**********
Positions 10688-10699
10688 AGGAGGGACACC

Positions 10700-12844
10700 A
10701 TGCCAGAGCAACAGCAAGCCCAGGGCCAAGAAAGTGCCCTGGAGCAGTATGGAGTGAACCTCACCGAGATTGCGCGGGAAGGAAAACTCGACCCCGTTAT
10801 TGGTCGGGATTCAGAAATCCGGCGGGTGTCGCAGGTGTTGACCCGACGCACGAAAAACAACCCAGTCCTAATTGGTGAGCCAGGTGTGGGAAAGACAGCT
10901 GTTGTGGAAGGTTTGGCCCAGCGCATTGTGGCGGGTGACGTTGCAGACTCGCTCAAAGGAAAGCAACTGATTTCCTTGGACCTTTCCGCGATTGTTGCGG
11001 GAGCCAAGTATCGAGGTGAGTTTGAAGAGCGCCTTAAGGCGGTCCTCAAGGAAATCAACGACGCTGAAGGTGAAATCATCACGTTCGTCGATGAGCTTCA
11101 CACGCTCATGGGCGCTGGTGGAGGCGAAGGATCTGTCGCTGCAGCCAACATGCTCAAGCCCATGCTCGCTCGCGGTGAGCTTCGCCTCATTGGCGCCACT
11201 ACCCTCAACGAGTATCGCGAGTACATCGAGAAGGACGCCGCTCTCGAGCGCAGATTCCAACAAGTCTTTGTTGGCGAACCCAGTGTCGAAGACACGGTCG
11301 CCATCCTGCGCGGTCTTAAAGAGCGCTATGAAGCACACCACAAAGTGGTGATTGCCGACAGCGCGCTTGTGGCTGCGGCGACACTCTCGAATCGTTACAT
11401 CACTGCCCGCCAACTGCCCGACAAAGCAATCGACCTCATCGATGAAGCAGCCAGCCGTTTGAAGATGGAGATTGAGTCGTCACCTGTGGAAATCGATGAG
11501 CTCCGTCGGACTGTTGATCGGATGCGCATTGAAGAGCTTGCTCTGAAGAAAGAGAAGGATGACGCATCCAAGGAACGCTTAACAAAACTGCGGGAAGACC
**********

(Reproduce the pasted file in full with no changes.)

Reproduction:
Positions 10688-10699
10688 AGGAGGGACACC

Positions 10700-12844
10700 A
10701 TGCCAGAGCAACAGCAAGCCCAGGGCCAAGAAAGTGCCCTGGAGCAGTATGGAGTGAACCTCACCGAGATTGCGCGGGAAGGAAAACTCGACCCCGTTAT
10801 TGGTCGGGATTCAGAAATCCGGCGGGTGTCGCAGGTGTTGACCCGACGCACGAAAAACAACCCAGTCCTAATTGGTGAGCCAGGTGTGGGAAAGACAGCT
10901 GTTGTGGAAGGTTTGGCCCAGCGCATTGTGGCGGGTGACGTTGCAGACTCGCTCAAAGGAAAGCAACTGATTTCCTTGGACCTTTCCGCGATTGTTGCGG
11001 GAGCCAAGTATCGAGGTGAGTTTGAAGAGCGCCTTAAGGCGGTCCTCAAGGAAATCAACGACGCTGAAGGTGAAATCATCACGTTCGTCGATGAGCTTCA
11101 CACGCTCATGGGCGCTGGTGGAGGCGAAGGATCTGTCGCTGCAGCCAACATGCTCAAGCCCATGCTCGCTCGCGGTGAGCTTCGCCTCATTGGCGCCACT
11201 ACCCTCAACGAGTATCGCGAGTACATCGAGAAGGACGCCGCTCTCGAGCGCAGATTCCAACAAGTCTTTGTTGGCGAACCCAGTGTCGAAGACACGGTCG
11301 CCATCCTGCGCGGTCTTAAAGAGCGCTATGAAGCACACCACAAAGTGGTGATTGCCGACAGCGCGCTTGTGGCTGCGGCGACACTCTCGAATCGTTACAT
11401 CACTGCCCGCCAACTGCCCGACAAAGCAATCGACCTCATCGATGAAGCAGCCAGCCGTTTGAAGATGGAGATTGAGTCGTCACCTGTGGAAATCGATGAG
11501 CTCCGTCGGACTGTTGATCGGATGCGCATTGAAGAGCTTGCTCTGAAGAAAGAGAAGGATGACGCATCCAAGGAACGCTTAACAAAACTGCGGGAAGACC